Twin Lakes to Lake City

Day 21 | July 15, 2018

We left the Colorado Trail House and headed into town. On our way we met two thru-hikers, Masshole and Wiggles.

Masshole (CT), Wiggles (CDT)

Masshole (CT), Wiggles (CDT)

We stopped to chat for a bit and then continued on our way. After coffee and another meal we walked to the edge of town and stuck our thumbs out.

Shortly after we got a ride, the sky grew dark and heavy rain started to fall. Most of the storms in Colorado blow in and out quickly, but this one didn’t look like it was ending anytime soon. We made a last minute decision to wait one more day before hitting the trail and hitched our way into the small town of Salida.


We were dropped off in downtown Salida (temptingly in front of a pizza place) and spent a few hours exploring the area. Salida was a great town! The Arkansas River runs through this small mountain town creating a playground for water recreation. The downtown area was filled with unique shops, good smelling food, and friendly folks.

We had a large vegan pizza for dinner and settled into a hotel on the outskirts of town.

Day 22 | July 16, 2018

It’s easy to get in a natural sleep rhythm when you’re living in nature, but within the dark hotel room I slept right through the morning. I woke up at 10am, just enough time to pack up and get ready to check out of the hotel and out of Salida.

Overeating feels inevitable in town, with so many options and so many foods that I miss when I’m hiking. My hiker hunger doesn’t discriminate against time of day. This morning I NEEDED ice cream. After packing up our stuff we walked to Walgreens to get some final supplies including a pint of Ben and Jerry’s vegan cinnamon bun ice cream (the ice cream didn’t make it out of the parking lot.

Cosmo and I had spent the majority of our zero day demonstrating no self control when it came to food. In the past 24 hours we did not hold back when it came to our dining choices.

Day 1: Chinese food for lunch and Mexican for dinner. Ice cream for desert. 

Day 2: Veggie burgers for lunch, ice cream sandwich for a midday snack, and pizza for dinner.

After this morning’s pint of ice cream for breakfast we were feeling it. Sluggish, and a bit grumpy, we hit the road and hitched to Monarch Pass to resume our hike.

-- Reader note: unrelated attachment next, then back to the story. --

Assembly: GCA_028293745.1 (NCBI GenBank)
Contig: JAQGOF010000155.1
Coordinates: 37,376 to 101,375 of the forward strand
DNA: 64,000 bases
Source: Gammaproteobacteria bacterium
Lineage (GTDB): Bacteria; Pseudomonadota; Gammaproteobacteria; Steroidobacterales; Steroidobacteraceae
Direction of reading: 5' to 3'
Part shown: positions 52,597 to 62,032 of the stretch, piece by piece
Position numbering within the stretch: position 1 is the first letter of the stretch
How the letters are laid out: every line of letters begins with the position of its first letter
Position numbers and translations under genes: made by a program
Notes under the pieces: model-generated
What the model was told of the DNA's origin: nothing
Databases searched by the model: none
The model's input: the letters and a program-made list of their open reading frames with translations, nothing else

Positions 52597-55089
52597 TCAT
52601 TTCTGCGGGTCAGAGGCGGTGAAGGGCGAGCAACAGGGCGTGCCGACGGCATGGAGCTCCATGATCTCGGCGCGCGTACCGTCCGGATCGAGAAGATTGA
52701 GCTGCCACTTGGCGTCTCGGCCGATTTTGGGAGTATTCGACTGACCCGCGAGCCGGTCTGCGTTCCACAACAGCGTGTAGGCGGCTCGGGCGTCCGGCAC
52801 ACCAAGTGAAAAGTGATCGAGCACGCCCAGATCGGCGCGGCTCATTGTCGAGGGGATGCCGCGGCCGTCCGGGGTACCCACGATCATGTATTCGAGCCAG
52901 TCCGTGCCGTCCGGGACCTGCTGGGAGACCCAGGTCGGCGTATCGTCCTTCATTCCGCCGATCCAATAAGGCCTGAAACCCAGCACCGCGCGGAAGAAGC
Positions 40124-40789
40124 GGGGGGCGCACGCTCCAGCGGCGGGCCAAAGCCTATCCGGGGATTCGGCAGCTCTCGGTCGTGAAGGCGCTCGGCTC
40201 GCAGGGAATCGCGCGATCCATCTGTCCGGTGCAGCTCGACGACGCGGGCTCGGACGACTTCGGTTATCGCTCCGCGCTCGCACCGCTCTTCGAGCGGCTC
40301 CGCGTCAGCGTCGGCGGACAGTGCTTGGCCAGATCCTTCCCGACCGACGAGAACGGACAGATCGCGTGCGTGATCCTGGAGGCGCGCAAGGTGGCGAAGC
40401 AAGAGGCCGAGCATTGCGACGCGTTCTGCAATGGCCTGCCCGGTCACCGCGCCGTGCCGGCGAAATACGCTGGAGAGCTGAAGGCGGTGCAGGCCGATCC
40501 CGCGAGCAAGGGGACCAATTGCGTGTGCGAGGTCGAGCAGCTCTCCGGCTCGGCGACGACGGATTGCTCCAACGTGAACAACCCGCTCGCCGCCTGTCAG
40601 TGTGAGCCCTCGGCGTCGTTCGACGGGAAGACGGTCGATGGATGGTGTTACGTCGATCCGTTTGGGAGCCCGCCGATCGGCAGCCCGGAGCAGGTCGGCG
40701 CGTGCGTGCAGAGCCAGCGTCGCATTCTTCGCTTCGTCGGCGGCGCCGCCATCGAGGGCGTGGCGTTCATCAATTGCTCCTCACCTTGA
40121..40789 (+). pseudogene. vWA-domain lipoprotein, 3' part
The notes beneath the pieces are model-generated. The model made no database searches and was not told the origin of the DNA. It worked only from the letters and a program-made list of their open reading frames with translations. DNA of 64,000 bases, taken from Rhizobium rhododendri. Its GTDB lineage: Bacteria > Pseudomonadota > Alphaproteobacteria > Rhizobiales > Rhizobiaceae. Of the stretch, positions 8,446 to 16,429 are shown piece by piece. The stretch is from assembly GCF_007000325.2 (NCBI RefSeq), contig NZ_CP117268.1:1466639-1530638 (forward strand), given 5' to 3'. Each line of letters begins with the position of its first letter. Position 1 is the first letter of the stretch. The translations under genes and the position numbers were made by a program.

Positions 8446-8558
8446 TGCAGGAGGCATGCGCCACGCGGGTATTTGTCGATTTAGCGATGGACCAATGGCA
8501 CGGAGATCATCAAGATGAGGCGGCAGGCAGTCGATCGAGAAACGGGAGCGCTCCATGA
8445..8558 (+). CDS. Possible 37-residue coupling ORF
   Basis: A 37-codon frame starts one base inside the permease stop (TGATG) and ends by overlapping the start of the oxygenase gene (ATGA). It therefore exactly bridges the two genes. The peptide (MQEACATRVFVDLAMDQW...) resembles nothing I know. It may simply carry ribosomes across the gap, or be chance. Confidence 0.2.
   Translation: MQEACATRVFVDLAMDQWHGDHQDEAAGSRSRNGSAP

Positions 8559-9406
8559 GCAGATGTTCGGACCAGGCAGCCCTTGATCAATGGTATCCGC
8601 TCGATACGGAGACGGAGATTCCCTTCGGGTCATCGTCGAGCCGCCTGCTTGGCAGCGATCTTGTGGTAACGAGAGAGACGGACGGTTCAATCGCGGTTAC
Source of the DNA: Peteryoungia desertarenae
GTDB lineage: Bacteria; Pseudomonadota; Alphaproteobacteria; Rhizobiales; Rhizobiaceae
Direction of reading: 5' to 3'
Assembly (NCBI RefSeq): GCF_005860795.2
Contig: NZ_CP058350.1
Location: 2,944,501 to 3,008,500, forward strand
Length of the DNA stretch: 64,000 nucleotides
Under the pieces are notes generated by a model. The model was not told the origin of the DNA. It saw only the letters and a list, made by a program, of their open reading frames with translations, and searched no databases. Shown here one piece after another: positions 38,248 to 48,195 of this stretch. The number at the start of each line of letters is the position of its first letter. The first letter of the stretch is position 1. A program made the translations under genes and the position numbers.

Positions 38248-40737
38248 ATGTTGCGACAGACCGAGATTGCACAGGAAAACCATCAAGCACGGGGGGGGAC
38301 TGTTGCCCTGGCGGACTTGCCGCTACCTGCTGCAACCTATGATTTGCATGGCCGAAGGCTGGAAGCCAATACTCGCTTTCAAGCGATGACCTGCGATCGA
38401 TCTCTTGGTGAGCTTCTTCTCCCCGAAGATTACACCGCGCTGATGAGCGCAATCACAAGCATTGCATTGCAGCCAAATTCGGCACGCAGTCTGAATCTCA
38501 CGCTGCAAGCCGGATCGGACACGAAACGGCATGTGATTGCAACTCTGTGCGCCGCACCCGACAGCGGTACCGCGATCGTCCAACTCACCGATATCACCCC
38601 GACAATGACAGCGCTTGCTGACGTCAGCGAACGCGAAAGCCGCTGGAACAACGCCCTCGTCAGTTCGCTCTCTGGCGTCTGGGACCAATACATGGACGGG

We were lucky and got picked up by a legend in the thru-hiker community. Bear Creek works for the Colorado Trail Foundation and has personally mapped out the routes of the CT and CDT! He has a partnership with Guthooks and has been a major contributor of beta for that app.

We had a lovely ride and conversation all the way to the Pass. It was late afternoon when we said farewell. Bear Creek drove off and Cosmo and I finished the last of our resupply prep before hitting the trail. 


We hiked 11 miles this evening and set up camp at the base of Marshall Pass. It was a calm and quiet evening, but as to be expected, darkness came in with the distant roar of thunder. Happy to be dry and well-fed I cozied into my sleeping bag and settled in for the night.

Day 23 | July 17, 2018

Today was an excellent day, attributed primarily to an early start. We were on the trail by 7:30am (yes, that is early for this trip so far) and finished our first marathon day!

The trail was mostly empty. We only crossed paths with one other fellow, a mountain biker from Nashville who is riding to Silverton. We saw no other hikers, no parking lots, and no signs of civilization.

Water was sparse, but we were able to make due with no issues. The trail meandered in and out of lush forests and through vast meadows. From the meadows I could see all around me. Mountain peaks in all directions and diverse weather systems all around. The sky above me was clear, but dark clouds were moving in.


Early evening brought the usual thunder storms. Rain and hail came on quick and with it thunder roared and shook the mountains.